This is the second major pandemic that I have lived through. I lost many friends in the HIV Aids pandemic and it has been hard as this pandemic has stirred up painful memories for me.
It has also pained me to see, yet again, a pandemic which has shone a light on the inequalities in our society, specifically in relation to Black Asian and Minority Ethnic (BAME) communities.
The Covid-19 pandemic has brought disruption, heartache and loss. Some have talked about the enjoyment they have found in the silence that has descended on our streets and enjoying the birdsong that is normally drowned out by traffic noise. However, for others, such as some people with mental health problems, this silence has not been either a new experience or particularly welcome.
the murder of George Floyd and others have shown that entrenched race inequality has horrific consequences
At the same time, the significant, disproportionate impact on BAME communities has been unequivocal. It highlights systemic inequalities that reinforce the enduring and cumulative nature of BAME health inequalities and racism in our society.
Recent events embodied in the murder of George Floyd and others have added something indescribable and shown that entrenched race inequality has horrific consequences.
The danger is that we normalise racial disparities in health care; that we normalise the fact that many frontline workers are low paid; that we normalise that they live in multi-occupancy households; and that we normalise that they have underlying health conditions.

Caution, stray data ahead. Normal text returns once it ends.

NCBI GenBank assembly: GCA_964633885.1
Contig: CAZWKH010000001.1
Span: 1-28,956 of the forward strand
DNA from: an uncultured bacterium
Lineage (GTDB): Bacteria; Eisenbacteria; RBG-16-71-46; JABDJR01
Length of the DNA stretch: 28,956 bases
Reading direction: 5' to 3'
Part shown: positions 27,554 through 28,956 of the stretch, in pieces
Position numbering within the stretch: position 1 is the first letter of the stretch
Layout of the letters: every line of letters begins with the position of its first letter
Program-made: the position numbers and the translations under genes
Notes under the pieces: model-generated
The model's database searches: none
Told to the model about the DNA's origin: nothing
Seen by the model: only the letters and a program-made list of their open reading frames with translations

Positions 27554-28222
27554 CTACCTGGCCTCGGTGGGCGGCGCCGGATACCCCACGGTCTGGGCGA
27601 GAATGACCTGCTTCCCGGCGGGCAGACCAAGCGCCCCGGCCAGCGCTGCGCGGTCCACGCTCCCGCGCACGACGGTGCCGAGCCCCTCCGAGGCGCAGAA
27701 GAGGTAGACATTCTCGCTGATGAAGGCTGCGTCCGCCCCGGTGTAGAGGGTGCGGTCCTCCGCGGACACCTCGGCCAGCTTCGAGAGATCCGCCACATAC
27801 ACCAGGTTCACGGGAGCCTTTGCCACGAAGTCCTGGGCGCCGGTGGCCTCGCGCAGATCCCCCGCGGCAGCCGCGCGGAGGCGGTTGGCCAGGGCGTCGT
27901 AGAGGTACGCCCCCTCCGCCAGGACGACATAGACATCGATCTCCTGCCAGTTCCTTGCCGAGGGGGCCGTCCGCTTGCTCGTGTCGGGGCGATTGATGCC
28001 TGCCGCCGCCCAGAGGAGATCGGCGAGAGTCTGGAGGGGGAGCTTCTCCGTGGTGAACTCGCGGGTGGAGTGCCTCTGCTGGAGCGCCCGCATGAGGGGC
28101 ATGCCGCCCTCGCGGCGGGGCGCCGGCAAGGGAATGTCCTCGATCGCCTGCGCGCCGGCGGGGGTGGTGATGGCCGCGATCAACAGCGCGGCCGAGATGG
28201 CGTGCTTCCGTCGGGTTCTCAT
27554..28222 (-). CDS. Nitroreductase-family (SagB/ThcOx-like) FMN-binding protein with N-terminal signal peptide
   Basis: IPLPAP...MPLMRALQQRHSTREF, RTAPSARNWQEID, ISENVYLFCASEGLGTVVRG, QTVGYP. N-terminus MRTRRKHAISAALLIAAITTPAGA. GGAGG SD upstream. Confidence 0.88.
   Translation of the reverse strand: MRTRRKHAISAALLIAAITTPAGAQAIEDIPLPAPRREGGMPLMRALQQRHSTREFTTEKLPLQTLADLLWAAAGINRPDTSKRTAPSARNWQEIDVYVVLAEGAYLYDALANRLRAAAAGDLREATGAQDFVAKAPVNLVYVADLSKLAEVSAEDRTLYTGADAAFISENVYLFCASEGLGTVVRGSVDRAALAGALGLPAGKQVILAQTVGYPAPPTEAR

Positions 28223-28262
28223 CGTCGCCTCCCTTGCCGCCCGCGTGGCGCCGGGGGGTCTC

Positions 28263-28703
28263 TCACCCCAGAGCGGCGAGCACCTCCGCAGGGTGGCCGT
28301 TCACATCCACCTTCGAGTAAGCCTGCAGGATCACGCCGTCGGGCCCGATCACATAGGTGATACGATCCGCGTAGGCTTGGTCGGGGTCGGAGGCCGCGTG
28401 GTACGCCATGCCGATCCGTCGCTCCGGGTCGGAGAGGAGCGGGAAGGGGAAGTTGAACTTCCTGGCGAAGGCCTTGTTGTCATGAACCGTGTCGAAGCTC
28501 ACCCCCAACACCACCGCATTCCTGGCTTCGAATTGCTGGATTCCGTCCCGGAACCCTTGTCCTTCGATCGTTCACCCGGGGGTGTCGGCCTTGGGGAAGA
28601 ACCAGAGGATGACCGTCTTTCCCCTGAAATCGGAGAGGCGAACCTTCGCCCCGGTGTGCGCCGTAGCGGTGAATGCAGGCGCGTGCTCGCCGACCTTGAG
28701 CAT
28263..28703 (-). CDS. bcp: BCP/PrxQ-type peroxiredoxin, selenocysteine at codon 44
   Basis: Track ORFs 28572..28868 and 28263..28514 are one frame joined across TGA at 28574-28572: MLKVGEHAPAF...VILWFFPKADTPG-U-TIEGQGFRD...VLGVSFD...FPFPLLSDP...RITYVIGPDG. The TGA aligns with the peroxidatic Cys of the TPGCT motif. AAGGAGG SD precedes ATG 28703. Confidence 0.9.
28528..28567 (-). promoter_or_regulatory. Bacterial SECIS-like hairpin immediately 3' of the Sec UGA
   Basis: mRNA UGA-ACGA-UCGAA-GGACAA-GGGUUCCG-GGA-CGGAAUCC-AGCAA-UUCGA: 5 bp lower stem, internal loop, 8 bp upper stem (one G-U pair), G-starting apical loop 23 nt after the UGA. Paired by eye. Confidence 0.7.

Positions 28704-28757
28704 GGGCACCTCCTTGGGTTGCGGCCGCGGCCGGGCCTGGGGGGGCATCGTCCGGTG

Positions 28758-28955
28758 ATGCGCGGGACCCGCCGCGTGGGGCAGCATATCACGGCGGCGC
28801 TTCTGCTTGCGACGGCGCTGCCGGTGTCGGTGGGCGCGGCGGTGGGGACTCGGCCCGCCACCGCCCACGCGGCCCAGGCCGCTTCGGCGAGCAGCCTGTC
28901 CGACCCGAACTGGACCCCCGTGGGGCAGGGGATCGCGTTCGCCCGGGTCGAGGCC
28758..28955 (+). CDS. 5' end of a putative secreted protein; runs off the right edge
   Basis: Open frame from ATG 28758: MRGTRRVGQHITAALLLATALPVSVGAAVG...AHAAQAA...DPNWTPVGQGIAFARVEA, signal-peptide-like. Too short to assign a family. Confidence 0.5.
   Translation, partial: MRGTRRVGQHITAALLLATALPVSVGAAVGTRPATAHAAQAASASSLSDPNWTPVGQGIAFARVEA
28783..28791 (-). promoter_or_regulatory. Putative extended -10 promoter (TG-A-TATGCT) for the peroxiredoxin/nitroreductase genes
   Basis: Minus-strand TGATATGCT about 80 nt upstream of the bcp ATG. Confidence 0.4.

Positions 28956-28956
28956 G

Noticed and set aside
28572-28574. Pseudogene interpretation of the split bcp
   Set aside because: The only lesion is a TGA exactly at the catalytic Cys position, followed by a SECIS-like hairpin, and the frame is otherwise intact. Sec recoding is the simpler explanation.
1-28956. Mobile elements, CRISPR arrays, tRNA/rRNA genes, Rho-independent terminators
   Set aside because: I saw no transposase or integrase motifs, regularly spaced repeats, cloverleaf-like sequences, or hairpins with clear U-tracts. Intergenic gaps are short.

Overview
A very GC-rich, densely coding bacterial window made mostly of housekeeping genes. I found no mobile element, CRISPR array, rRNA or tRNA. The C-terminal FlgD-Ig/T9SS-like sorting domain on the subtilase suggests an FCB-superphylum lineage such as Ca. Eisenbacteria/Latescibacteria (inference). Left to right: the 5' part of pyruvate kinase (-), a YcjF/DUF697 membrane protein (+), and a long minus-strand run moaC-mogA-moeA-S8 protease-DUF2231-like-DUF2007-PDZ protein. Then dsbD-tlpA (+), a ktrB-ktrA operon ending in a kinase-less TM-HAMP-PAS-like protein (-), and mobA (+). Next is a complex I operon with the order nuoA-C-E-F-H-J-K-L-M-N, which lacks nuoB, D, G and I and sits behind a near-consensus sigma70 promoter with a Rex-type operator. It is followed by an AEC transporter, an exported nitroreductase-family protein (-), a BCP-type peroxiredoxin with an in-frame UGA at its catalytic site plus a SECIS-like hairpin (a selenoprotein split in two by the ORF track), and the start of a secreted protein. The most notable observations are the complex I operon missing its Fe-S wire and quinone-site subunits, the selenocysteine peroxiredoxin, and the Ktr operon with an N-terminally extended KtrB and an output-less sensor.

the disproportionate impact [of Covid] on BAME communities highlights systemic inequalities that reinforce the enduring nature of racism in our society
The danger is that we continue to accept that BAME communities have the poorest health outcomes, because to address these issues is simply too complicated. Too often on a sensitive issue like this it is all too easy to lapse into euphemisms and avoid talking directly about racism.
Let’s not limit ourselves. We’ve done amazing things at speed in recent weeks. That must create an opportunity to do things differently and to really focus on improving the health of the whole population we serve. Let’s work to ensure the ‘new normal’ does not further embed racism and inequality.
In my role as the Chair of a mental health trust I will do my best to ensure that all voices and views are valued and treated as the valuable resource they are, and to ensure that we translate that into practical action.
That will mean creating the space to discuss uncomfortable issues. If we truly want to understand what is happening in our communities then we need to look at issues like racism, homophobia and misogyny. We need to trust people as experts in their own lives. We need to transform their experience by transferring power to them and involving them in decision making processes.
The danger is that we continue to accept that BAME communities have the poorest health outcomes, because to address these issues is simply too complicated.
I want to finish with a quote from one of my heroes, James Baldwin, the American author and civil rights and queer activist. He said:
“Not everything that is faced can be changed, but nothing can be changed until it is faced.”
We need to face up to the issues Covid-19 has shone a light on – as individuals, as a health and care system and as a society. And we need to create space to talk about them properly. This is the only way we will be able to put practical action in place to address them. Events of the recent weeks have shown it’s high time we did.